Sandy Dumont

Presidential style: Analysis and tips from a professional image consultant

Like it or not, fashion styling is an important part of any political campaign. If you're a Presidential candidate (or a Presidential candidate's wife), your fashion choices can make a statement in more ways than one. For example, when Michelle Obama wore a $148 dress from her local White House Black Market shop in Chicago during her June 18 appearance on The View, it was not only a very flattering choice for her but it also sent the message that Michelle is no snob--that she is very egalitarian and doesn't have to buy designer clothes. She came across as someone who wanted to be one of the girls. By contrast, Cindy McCain's look during the Republican National Convention on September 1st reportedly cost up to $313,000. That has the potential to turn off some voters. You don't want to seem too high-fashion. If everybody knows you're wearing an expensive suit, it can create resentment.

Here is my analysis of style choices made by the Republican and Democratic presidential candidates and their wives. Remember: these do's and don'ts can help anyone project a more powerful, polished, and professional image--whether or not you have political aspirations!

Does John McCain's image say "Presidential"?

John McCain

John McCain very often wears ties that are too pale. The tie is the one element of a man's business attire where he can make a statement about who he is. Pastel ties do not make a statement, so they diminish power.

At a recent gathering, McCain wore a light blue shirt with a solid yellow tie. Without patterns, yellow ties can appear washed out, and particularly when worn with a pastel blue shirt, as McCain did. McCain wears a pale blue shirt and dark grey suit (one is striped and one is solid) in both photos, but he looks more presidential with the red striped tie. The pale blue shirt gives a more informal look than a white shirt.

Does Barack Obama's image say "Presidential"?

Barack Obama

Obama favors black suits with white shirts. This is an okay look, provided he wears a classy tie in a bold color (not grey, which he also favors). Unfortunately, the look on the left is not presidential, because the dark shirt and tie make him look forbidding, even shady, because of the shadows they reflect on his face.

He looks the most presidential in a dark navy blue suit worn with a white shirt and power tie in any shade of red, including raspberry. Although he looks good in black suits, navy is a better color for him. The black windbreaker and shirt he wore at the press conference in Hawaii was far from presidential and hurt his image.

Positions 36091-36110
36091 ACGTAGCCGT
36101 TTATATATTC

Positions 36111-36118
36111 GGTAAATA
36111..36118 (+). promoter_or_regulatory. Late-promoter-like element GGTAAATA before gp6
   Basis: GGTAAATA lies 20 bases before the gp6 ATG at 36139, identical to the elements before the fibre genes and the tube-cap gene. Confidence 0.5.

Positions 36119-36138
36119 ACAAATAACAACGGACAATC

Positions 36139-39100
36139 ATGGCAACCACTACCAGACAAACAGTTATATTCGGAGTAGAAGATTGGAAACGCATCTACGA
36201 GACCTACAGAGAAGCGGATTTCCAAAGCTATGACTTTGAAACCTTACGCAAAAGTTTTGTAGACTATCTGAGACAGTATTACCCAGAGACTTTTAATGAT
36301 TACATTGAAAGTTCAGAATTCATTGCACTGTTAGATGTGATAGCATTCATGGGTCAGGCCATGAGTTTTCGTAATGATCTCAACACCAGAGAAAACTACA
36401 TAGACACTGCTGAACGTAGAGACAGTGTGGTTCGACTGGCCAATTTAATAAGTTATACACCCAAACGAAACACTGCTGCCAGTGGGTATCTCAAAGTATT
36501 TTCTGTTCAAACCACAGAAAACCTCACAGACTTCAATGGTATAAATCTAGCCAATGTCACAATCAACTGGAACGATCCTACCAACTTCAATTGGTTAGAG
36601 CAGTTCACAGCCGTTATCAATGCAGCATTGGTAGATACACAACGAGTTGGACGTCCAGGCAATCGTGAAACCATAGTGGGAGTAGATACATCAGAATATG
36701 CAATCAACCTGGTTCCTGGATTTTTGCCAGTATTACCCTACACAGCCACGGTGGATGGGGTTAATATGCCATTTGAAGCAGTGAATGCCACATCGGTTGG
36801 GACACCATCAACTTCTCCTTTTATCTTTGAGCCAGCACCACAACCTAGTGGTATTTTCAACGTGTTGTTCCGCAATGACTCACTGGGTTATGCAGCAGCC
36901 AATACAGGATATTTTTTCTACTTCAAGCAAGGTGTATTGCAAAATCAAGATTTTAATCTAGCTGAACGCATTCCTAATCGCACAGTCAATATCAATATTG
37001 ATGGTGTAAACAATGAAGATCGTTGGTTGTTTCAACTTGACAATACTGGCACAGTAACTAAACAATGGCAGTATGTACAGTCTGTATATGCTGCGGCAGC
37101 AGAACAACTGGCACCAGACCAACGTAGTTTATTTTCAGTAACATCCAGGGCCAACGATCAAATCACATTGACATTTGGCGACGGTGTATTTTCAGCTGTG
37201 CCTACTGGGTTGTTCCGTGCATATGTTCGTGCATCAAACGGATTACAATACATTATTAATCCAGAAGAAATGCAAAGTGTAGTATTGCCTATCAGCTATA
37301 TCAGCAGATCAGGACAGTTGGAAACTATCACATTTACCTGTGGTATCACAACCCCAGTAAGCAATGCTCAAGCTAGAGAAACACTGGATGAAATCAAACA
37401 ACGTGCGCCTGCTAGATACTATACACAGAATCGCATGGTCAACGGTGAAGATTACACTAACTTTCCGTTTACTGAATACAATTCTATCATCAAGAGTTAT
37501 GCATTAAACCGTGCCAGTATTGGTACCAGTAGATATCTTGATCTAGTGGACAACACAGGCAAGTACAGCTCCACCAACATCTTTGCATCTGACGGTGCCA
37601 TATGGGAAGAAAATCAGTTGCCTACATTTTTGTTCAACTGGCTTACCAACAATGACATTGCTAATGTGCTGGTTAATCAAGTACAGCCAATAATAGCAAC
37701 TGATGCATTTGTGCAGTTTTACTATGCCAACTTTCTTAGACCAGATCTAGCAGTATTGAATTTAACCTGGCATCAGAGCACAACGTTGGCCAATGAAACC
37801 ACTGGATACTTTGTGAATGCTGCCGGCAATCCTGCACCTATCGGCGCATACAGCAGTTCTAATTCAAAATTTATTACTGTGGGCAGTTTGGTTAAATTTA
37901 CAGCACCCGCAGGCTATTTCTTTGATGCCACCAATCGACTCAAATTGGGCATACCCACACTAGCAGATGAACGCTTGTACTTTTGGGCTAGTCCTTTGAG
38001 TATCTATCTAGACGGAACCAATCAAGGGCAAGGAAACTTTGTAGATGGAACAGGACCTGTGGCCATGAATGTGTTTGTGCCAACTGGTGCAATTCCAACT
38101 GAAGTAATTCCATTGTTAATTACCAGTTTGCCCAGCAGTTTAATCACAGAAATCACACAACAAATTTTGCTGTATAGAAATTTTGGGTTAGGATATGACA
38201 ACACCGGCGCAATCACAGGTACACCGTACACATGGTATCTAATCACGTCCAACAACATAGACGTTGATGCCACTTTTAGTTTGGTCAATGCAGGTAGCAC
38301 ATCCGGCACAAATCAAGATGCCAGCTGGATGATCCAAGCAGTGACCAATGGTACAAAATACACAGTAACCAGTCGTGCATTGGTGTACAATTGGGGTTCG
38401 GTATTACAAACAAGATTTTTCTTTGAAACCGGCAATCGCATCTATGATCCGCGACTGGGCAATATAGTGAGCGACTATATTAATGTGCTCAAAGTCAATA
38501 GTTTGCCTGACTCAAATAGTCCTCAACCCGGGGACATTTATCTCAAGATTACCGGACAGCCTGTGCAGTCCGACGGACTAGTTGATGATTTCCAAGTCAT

Does Cindy McCain's image say "First Lady"?

Cindy McCain

Left picture:
Cindy McCain is an attractive woman, but brown is not a good color for her because it makes her look "blah". Brown is symbolic of Mother Earth and says, "I'd rather be baking cookies." Furthermore, a turtleneck looks collegiate and the tiny earring studs are very modest, so this look doesn't befit a powerful businesswoman nor a First Lady.

Right picture:
Cindy McCain has a winning look in her fuchsia suit, and it is a great color for her. Fuchsia is a feminine color, and its power can go up dramatically by wearing bolder accessories. As it is, the demure pearls diminish its power somewhat.

Both pictures:
Lastly, Cindy McCain has a slightly pointed chin, and jackets with a "V" closure at the neck emphasizes this.

Does Michelle Obama's image say "First Lady"?

Michelle Obama

Color is the cornerstone of image, and the colors you wear can make you look happy or sad, dynamic or dull and even younger or older.

Michelle Obama looks dynamic and happy in the violet dress. By comparison, she looks somewhat demure and passive in the pale lavender dress. A single strand of pearls can also suggest demurity, but the vibrant violet color overrides any suggestion of this. A US president's wife needs to look engaged and happy, and pale colors easily come across as too timid, especially when paired with pearls.

Dark colors will suggest either authority or severity. Michelle Obama needs brighter lipstick to offset the severity of the dark colors she wears, left. In order to suggest dynamic rather than conservative, bold power earrings such as chunky hoops or doorknockers would be more effective than the double strand of pearls.

Learn more about Sandy's work on her website, The Image Architect

Does fashion affect your impression of political candidates? Will the U.S. Presidential candidates' style choices affect your vote this November? Add your comments below!


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